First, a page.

If you're taking a flight for your vacation, you need to know the quantities and types of liquids that the Transportation Safety Administration (TSA) allows passengers to bring onto an airplane in their carry-on luggage.
While good security is essential, TSA's regulations on liquid quantities certainly make it harder to take some necessary items on planes. Today’s travelers have to pay attention to exactly what they’re carrying, especially when it comes to shampoos, shaving cream, drinks, and anything resembling a fluid, as many of the TSA's rules forbid these items in certain quantities.
The TSA and airport screeners are strict about the amount and type of liquids that travelers can take with them on the plane. However, they've fortunately developed a handy guide to help passengers prepare for their trip. Known as the 3-1-1 rule for carry-on liquids, this rule states that most liquids, gels, and aerosols can be transported as long as each item is in a 3.4-ounce or smaller container and all items fit in a single one-quart plastic zip-top bag.
The 3-1-1 Rule
According to the 3-1-1 guidelines, travelers, in general, are allowed to bring on most liquids, from shampoo to hand sanitizer gels, as long as they meet the requirements of the 3-1-1 rule. Typically this means you can carry up to six 3.4-ounce bottles of shampoos, contact solution, and other liquid necessities as long as they are all contained within a zip-top bag.
You can also put liquids in your checked luggage (as long as they’re not prohibited items). However, if you do this, you should make sure the liquids are sealed really well so that they don't come up while being transported beneath the aircraft. The last thing you need on a business trip is to have your shampoos or other liquids leak all over your business suit or wardrobe.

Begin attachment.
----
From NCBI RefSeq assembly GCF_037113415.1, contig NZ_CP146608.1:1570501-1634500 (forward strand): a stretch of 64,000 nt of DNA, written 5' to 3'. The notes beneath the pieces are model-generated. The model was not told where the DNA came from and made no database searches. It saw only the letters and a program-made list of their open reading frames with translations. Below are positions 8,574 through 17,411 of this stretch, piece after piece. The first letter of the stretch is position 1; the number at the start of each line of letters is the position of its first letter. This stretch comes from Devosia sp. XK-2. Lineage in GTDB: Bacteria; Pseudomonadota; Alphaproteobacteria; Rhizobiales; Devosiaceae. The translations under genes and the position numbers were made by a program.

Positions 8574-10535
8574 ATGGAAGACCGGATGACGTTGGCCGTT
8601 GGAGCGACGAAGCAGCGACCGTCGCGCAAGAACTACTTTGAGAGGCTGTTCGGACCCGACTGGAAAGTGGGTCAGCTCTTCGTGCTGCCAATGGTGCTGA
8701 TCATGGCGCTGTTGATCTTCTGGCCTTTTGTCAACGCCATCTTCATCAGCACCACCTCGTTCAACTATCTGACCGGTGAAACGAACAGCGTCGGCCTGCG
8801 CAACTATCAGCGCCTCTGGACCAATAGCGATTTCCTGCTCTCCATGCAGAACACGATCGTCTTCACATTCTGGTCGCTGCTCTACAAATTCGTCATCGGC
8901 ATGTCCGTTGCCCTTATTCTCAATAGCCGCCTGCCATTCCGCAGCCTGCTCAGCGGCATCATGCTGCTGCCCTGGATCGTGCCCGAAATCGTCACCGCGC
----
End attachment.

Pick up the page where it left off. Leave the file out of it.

Special Liquids and Larger Quantities
Travelers can also declare larger containers of selected liquids, such as baby formula or medications, at the checkpoint. Airport screeners will generally allow them in moderate quantities, and declared liquids don’t have to be in zip-top bags.
Medications, baby formula and food, and breast milk are allowed in reasonable quantities exceeding three ounces, but you'll need to declare these items for inspection at the checkpoint. Also, it's worth noting that TSA screeners do allow you to bring ice through the security checkpoint as long as it's frozen solid. So if you bring ice, make sure to dump out any water before you hit the security checkpoint.
Examples of liquids that can be in excess of the 3.4-ounce rule include:
- Baby formula, breast milk, and juice (for babies)
- Both prescription and over-the-counter medications
- Liquids or liquid nutrition for people with disabilities or medical conditions
- Specialized medical liquids like contact solution
- Frozen items, if they’re frozen solid
- Medical or cosmetic items with liquid or saline
If you’re attempting to bring one of the above items with you, the TSA requires you to separate them, declare them to a security officer, and present them for additional screening. For complete information on the 3-1-1 rule, visit the TSA website, and for a complete list of prohibited items, visit the official TSA prohibited items list.
Why the TSA Limits Liquids
While it may seem like an arbitrary rule to some, the TSA 3-1-1 Rule actually took a considerable amount of negotiation and research to implement and was developed in response to an attempted attack on an airport in the United Kingdom.
On August 10, 2006, authorities in the United Kingdom arrested a group that was planning to destroy a number of airplanes by using an explosive mixture of a sports drink and other chemicals. After the arrest, the TSA rigorously tested a wide variety of liquids to determine which should be banned outright and what quantity of common household liquids was safe for passengers to bring aboard.
The United States adopted the 3-1-1 Rule in September of 2006, and the TSA screens all arriving international flights to make sure passengers comply with domestic regulations. Other countries have since adopted the same or similar regulations in order to ensure uniform administration of safety rules around the world. Canada, China, South Korea, New Zealand, Australia, and all member states of the European Union follow the 3-1-1 Rule.